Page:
It’s not the person who’s disabled but the barriers that disable people
For most of the 20th century, people used the medical model to talk about disability. This model considered disability as a result of a physical condition or illness, and individuals were often treated as patients. This view of disability is still held by many, but disability advocates are pushing for a social model of disability that is rooted in human rights.
The social model of disability shifts away from a medical understanding and acknowledges that our environments present barriers. As a result, disability is considered a social and cultural issue where the environment presents barriers.
Often our environments, policies, and practices are not developing considering people with disabilities. Access and inclusion can be created by removing barriers – or by preventing barriers in the first place by considering people with disabilities when we design our environments, policies and practices.
The social model of disability is important as it focuses on the voices and experiences of persons with disabilities, and they are treated as the experts in their own experiences, rather than patients.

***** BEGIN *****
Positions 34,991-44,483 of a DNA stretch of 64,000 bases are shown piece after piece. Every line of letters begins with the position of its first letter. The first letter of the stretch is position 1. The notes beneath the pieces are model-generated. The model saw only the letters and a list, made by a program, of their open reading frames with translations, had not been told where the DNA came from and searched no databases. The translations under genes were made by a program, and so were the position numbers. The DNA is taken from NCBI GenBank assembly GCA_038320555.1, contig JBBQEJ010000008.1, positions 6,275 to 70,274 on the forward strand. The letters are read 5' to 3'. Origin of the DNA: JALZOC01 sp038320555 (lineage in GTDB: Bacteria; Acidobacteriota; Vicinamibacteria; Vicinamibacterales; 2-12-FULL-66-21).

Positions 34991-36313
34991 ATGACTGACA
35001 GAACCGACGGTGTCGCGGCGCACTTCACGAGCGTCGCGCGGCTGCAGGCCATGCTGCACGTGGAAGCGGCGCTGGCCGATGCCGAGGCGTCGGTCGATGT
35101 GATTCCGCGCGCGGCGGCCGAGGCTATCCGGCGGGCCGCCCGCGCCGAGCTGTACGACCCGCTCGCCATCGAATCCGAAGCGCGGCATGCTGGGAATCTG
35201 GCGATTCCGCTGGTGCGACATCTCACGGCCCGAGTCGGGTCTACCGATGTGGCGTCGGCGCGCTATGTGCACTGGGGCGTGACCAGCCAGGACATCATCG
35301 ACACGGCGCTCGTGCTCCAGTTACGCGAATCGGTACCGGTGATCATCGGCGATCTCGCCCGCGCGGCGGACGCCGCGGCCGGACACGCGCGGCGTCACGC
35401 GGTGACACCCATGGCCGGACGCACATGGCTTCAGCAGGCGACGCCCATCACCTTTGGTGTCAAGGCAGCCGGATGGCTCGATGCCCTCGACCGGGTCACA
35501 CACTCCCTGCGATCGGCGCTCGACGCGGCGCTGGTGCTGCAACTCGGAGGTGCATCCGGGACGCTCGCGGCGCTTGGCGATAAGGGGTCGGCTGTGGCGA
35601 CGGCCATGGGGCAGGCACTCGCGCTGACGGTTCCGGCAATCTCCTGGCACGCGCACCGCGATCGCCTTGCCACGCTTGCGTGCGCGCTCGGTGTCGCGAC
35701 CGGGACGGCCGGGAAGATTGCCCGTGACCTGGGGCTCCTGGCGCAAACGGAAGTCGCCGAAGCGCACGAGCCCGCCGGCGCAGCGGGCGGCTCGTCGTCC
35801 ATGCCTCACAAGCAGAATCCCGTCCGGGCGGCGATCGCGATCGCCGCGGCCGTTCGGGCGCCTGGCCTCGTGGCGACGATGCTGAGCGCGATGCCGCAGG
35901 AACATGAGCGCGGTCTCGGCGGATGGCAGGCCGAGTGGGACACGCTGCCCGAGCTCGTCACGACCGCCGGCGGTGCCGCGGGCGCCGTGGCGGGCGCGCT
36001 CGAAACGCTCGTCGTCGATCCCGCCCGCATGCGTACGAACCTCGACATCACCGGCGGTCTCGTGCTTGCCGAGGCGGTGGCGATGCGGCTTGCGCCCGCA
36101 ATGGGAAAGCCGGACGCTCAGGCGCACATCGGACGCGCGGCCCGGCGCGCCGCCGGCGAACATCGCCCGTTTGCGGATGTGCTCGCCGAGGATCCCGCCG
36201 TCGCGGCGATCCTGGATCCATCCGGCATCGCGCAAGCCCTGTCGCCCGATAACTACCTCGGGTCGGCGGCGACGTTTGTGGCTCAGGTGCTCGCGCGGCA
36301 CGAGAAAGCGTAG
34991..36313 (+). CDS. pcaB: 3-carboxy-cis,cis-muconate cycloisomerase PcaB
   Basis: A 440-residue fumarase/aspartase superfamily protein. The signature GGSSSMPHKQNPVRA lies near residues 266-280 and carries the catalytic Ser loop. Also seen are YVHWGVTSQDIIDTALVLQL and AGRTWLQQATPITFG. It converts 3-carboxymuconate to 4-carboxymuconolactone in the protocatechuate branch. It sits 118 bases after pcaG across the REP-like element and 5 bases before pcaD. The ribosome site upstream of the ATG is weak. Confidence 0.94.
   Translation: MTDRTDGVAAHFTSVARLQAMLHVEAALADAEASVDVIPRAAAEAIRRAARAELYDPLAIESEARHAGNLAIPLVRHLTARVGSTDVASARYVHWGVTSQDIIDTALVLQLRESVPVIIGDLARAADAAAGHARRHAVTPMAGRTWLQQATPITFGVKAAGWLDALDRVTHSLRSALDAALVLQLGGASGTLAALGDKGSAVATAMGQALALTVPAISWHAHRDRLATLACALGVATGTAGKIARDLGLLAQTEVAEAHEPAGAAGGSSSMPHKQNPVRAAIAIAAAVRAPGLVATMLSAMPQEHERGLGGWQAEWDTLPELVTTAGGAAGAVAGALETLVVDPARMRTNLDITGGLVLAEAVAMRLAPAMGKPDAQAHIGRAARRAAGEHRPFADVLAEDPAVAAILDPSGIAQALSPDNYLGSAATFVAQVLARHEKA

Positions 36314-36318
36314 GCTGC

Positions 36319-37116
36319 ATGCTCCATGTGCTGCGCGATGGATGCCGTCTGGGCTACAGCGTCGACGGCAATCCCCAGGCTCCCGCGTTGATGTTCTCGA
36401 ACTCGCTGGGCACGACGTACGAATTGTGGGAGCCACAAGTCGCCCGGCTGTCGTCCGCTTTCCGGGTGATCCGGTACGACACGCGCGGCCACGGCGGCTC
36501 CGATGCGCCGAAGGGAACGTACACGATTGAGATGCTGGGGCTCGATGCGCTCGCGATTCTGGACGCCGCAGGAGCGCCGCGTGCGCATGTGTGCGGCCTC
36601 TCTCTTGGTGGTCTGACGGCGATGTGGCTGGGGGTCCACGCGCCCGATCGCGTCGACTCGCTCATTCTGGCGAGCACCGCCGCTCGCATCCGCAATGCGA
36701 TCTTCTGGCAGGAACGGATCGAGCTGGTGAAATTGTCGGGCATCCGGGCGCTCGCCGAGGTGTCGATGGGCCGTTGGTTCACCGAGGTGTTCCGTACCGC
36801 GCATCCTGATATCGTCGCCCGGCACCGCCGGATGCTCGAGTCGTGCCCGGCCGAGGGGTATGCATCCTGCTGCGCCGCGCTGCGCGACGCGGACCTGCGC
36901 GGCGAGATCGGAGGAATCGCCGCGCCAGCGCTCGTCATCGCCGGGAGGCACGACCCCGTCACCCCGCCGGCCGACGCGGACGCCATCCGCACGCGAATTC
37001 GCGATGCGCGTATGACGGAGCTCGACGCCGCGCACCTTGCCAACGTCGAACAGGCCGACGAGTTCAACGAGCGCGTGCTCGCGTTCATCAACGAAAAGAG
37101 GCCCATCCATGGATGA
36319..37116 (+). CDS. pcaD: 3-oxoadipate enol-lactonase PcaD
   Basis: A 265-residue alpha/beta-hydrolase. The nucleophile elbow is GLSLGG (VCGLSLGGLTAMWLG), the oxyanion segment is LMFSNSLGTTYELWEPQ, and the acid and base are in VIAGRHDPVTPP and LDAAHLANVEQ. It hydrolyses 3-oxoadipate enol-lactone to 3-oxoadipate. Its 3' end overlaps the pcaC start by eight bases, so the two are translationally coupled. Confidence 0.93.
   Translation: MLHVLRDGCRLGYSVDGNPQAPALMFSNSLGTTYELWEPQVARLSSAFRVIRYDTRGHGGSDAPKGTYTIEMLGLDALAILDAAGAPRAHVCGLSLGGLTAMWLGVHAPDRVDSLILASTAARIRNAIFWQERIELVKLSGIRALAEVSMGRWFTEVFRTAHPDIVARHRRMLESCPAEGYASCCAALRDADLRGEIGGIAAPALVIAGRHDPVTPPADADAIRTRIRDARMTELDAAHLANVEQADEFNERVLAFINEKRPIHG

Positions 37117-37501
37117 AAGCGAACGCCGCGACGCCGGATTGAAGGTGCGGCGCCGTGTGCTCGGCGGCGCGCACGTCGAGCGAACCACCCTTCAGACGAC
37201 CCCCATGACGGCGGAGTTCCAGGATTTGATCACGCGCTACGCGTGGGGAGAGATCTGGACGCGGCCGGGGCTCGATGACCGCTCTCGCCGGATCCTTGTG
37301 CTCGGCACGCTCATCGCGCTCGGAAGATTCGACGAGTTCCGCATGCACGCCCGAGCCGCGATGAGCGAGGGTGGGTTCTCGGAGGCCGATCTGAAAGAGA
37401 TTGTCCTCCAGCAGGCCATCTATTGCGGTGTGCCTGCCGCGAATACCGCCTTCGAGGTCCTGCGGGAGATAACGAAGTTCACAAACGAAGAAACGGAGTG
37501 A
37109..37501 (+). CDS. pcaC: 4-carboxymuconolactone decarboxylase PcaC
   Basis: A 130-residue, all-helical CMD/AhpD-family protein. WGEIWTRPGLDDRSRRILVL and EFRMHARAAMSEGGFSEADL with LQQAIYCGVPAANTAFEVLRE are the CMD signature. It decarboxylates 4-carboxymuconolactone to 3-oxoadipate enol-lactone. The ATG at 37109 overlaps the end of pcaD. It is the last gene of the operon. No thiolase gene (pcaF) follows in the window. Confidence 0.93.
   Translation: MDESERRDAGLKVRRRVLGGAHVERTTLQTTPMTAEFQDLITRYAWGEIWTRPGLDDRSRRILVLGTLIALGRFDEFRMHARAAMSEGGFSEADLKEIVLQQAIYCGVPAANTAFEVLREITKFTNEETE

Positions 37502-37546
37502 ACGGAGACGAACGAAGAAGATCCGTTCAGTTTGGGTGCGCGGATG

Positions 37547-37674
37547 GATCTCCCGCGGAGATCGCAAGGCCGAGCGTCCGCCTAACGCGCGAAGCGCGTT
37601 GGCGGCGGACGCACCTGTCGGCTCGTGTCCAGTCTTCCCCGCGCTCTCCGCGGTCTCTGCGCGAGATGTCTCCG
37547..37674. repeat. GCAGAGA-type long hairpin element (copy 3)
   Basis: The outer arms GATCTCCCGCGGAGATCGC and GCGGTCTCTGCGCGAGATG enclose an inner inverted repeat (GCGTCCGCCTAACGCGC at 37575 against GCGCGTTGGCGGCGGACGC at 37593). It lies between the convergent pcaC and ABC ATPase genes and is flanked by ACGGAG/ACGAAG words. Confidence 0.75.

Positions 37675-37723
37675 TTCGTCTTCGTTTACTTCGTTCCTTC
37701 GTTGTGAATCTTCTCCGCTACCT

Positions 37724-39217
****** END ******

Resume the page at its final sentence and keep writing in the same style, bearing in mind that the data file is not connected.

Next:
Nova Scotia’s definition of disability
Nova Scotia’s Accessibility Act acknowledges that everyone has a right to participate in society fully and equally. The Government of Nova Scotia defines a disability as “a physical, mental, intellectual, learning, or sensory impairment, including an episodic disability that, in interaction with a barrier, hinders an individual’s full and effective participation in society.”
There are other definitions of disability, and language is always changing and evolving, but this is the definition the Government of Nova Scotia uses in our current work.
We recognize the diversity of people with disabilities and their experiences. Everyone’s experience of disability is different. Their experiences are influenced by other factors unique to them. These other influences can be related to race, ethnicity, gender, sexual orientation, socio-economic status, age, physical abilities, religious beliefs, political beliefs or other factors.